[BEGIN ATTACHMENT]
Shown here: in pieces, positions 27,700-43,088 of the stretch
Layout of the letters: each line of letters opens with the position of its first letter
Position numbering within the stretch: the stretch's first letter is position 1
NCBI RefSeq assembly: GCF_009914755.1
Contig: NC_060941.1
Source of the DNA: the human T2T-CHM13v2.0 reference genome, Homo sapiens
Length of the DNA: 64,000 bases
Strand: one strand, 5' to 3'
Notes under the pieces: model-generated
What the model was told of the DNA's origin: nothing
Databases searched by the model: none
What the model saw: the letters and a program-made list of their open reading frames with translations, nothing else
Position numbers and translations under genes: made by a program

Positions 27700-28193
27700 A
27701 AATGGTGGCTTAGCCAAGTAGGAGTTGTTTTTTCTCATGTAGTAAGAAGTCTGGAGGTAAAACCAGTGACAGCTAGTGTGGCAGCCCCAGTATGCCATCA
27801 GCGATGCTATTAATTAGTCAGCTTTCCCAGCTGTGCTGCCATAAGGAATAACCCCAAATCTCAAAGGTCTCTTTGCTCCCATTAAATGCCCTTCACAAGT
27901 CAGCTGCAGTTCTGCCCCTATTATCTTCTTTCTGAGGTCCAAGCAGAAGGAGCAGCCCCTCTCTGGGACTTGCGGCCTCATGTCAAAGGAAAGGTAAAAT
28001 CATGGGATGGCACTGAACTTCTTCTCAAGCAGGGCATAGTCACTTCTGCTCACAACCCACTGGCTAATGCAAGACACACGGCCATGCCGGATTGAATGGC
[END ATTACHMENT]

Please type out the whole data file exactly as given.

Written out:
Shown here: in pieces, positions 27,700-43,088 of the stretch
Layout of the letters: each line of letters opens with the position of its first letter
Position numbering within the stretch: the stretch's first letter is position 1
NCBI RefSeq assembly: GCF_009914755.1
Contig: NC_060941.1
Source of the DNA: the human T2T-CHM13v2.0 reference genome, Homo sapiens
Length of the DNA: 64,000 bases
Strand: one strand, 5' to 3'
Notes under the pieces: model-generated
What the model was told of the DNA's origin: nothing
Databases searched by the model: none
What the model saw: the letters and a program-made list of their open reading frames with translations, nothing else
Position numbers and translations under genes: made by a program

Positions 27700-28193
27700 A
27701 AATGGTGGCTTAGCCAAGTAGGAGTTGTTTTTTCTCATGTAGTAAGAAGTCTGGAGGTAAAACCAGTGACAGCTAGTGTGGCAGCCCCAGTATGCCATCA
27801 GCGATGCTATTAATTAGTCAGCTTTCCCAGCTGTGCTGCCATAAGGAATAACCCCAAATCTCAAAGGTCTCTTTGCTCCCATTAAATGCCCTTCACAAGT
27901 CAGCTGCAGTTCTGCCCCTATTATCTTCTTTCTGAGGTCCAAGCAGAAGGAGCAGCCCCTCTCTGGGACTTGCGGCCTCATGTCAAAGGAAAGGTAAAAT
28001 CATGGGATGGCACTGAACTTCTTCTCAAGCAGGGCATAGTCACTTCTGCTCACAACCCACTGGCTAATGCAAGACACACGGCCATGCCGGATTGAATGGC